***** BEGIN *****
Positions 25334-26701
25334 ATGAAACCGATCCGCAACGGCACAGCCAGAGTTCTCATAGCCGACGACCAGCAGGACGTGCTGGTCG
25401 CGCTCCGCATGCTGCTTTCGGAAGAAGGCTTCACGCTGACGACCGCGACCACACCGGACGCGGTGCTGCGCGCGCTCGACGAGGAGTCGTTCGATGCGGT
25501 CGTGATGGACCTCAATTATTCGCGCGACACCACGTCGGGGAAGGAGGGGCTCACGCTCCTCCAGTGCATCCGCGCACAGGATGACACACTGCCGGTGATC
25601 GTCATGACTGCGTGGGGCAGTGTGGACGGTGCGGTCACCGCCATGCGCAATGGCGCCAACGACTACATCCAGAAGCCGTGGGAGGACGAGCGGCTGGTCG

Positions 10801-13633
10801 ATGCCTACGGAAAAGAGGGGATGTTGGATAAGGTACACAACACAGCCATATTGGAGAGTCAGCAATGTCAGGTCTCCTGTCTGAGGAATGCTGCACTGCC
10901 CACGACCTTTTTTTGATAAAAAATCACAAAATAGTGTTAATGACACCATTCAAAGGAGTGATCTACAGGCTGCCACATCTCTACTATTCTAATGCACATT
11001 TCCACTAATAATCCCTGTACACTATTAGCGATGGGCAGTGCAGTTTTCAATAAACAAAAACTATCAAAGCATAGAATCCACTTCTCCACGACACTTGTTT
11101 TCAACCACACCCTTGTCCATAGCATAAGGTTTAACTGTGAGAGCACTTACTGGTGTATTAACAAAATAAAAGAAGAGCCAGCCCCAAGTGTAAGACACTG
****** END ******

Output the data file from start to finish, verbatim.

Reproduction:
Positions 25334-26701
25334 ATGAAACCGATCCGCAACGGCACAGCCAGAGTTCTCATAGCCGACGACCAGCAGGACGTGCTGGTCG
25401 CGCTCCGCATGCTGCTTTCGGAAGAAGGCTTCACGCTGACGACCGCGACCACACCGGACGCGGTGCTGCGCGCGCTCGACGAGGAGTCGTTCGATGCGGT
25501 CGTGATGGACCTCAATTATTCGCGCGACACCACGTCGGGGAAGGAGGGGCTCACGCTCCTCCAGTGCATCCGCGCACAGGATGACACACTGCCGGTGATC
25601 GTCATGACTGCGTGGGGCAGTGTGGACGGTGCGGTCACCGCCATGCGCAATGGCGCCAACGACTACATCCAGAAGCCGTGGGAGGACGAGCGGCTGGTCG

Positions 10801-13633
10801 ATGCCTACGGAAAAGAGGGGATGTTGGATAAGGTACACAACACAGCCATATTGGAGAGTCAGCAATGTCAGGTCTCCTGTCTGAGGAATGCTGCACTGCC
10901 CACGACCTTTTTTTGATAAAAAATCACAAAATAGTGTTAATGACACCATTCAAAGGAGTGATCTACAGGCTGCCACATCTCTACTATTCTAATGCACATT
11001 TCCACTAATAATCCCTGTACACTATTAGCGATGGGCAGTGCAGTTTTCAATAAACAAAAACTATCAAAGCATAGAATCCACTTCTCCACGACACTTGTTT
11101 TCAACCACACCCTTGTCCATAGCATAAGGTTTAACTGTGAGAGCACTTACTGGTGTATTAACAAAATAAAAGAAGAGCCAGCCCCAAGTGTAAGACACTG